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United States Department of Agriculture

Agricultural Research Service

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Research Project: Stone Fruit Breeding and Development

Location: Fruit and Nut Research

2013 Annual Report

1a. Objectives (from AD-416):
Develop improved varieties of peaches and plums for the southeastern United States, and improved clonal and seedling rootstocks for peach and other stone fruits.

1b. Approach (from AD-416):
Superior breeding lines and varieties with unique characters are hybridized, and the best seedlings selected. These selections are tested in multiple years and locations to identify those truly superior to existing varieties in terms of productivity, firmness and quality. These are then named and released for the public to grow. Parental rootstock lines with superior resistance to peach tree short life and Armillaria root rot as well as other desirable traits, are intercrossed to produce seedlings with the desired characteristics. Extensive testing is used to identify those hybrids which have the requisite combination of disease resistance and horticultural traits for successful commercial use.

3. Progress Report:
Significant progress was realized over the 5 years of this project. Several new peach varieties that provide substantial improvements on old standards were released for use by the main season southeastern U.S. peach industry. A new white-flesh variety for use by early season producers of the lower coastal plain was released that represents an entirely new market segment for this industry and which builds on the complete replacement of the varietal mix for this industry that was accomplished over the 2 previous project cycles. A new ornamental peach with unique visual attributes was released as well. All of these releases build on our continuing commitment to keep these industries competitive and well supplied with adapted, reliable varieties that will be well received in the market place, while reducing pesticide usage and attendant management costs. This progress will continue with the release of more new varieties during the next project cycle as we continue to incorporate new genes (several of which were first identified in this program) and develop novel solutions to the problems facing this industry. A new area of research addressed during this project cycle was the development of molecular markers for chilling requirement and bacterial spot resistance. Both of these characteristics are important performance traits that were known to be controlled by multiple genes and, hence, were difficult to breed efficiently using classical methodology. These markers make possible marker assisted selection which will allow the reliable identification of selections possessing these traits even in years when climactic conditions or low disease pressure might otherwise make it difficult if not impossible using conventional approaches. The new project was written to reflect our commitment to developing additional molecular tools to streamline the breeding progress. Two new rootstocks for use with peach were released during the 5 year cycle. Both selections were ground breaking for their broad disease resistance and vigor control. At this time there is nothing like them in the market place. These rootstocks provide the first credible alternatives to the chemical controls formerly used (and in several instances now banned). This work finally brings into fruition the commitment to develop such alternatives that was made 25 years earlier with the inception of a rootstock breeding project at this location. Elite rootstock selections in the development pipeline will ultimately see release during the next CRIS cycle and will provide still more tools for growers to deal with the entrenched soil borne disease problems that have developed over the hundred plus year history of this important regional industry. This bridging project was replaced with project #6606-21000-004-00D.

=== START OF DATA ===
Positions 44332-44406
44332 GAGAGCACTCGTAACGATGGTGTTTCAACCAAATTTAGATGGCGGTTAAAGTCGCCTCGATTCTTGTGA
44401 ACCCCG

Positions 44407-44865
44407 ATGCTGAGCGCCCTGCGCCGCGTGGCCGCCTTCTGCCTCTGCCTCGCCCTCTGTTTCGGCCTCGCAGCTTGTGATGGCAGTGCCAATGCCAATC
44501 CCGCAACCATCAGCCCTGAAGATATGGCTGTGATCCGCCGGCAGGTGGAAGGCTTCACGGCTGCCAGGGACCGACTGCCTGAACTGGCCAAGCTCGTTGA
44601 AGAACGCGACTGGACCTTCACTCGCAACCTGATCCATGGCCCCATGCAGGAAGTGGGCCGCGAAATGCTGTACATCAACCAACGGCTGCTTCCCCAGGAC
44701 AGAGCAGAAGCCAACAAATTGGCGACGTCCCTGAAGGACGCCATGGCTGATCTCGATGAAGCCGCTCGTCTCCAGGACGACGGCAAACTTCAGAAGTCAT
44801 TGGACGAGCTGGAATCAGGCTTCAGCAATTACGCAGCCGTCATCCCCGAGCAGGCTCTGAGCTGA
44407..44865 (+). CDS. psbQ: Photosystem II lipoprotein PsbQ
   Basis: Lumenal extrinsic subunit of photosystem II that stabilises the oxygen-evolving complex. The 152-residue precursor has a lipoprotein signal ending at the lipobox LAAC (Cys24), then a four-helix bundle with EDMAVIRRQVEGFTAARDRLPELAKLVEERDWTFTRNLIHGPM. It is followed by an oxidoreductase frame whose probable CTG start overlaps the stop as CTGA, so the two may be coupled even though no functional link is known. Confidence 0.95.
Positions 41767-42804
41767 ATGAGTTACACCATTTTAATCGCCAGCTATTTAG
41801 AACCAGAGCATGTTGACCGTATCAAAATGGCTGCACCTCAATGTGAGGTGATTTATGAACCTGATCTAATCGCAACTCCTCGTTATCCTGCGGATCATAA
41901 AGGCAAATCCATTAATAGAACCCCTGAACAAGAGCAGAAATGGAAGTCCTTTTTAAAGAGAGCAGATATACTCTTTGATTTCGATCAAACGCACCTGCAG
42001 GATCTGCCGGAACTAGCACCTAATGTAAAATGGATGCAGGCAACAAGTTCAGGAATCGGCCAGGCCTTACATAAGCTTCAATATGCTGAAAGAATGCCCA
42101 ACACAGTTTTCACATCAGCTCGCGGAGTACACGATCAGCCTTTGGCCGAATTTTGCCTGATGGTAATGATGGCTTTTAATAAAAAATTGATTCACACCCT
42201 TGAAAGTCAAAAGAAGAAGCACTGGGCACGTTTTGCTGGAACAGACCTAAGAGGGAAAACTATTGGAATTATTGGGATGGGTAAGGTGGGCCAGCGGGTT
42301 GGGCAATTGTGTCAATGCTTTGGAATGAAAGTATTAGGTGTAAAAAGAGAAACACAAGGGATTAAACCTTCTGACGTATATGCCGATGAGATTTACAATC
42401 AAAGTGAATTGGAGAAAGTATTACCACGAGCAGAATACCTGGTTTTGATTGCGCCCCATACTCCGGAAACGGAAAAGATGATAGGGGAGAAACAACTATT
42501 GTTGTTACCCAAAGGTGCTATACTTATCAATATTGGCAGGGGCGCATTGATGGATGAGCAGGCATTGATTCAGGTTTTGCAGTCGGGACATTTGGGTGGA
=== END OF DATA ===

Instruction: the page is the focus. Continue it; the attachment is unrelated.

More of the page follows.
4. Accomplishments

Last Modified: 05/29/2017
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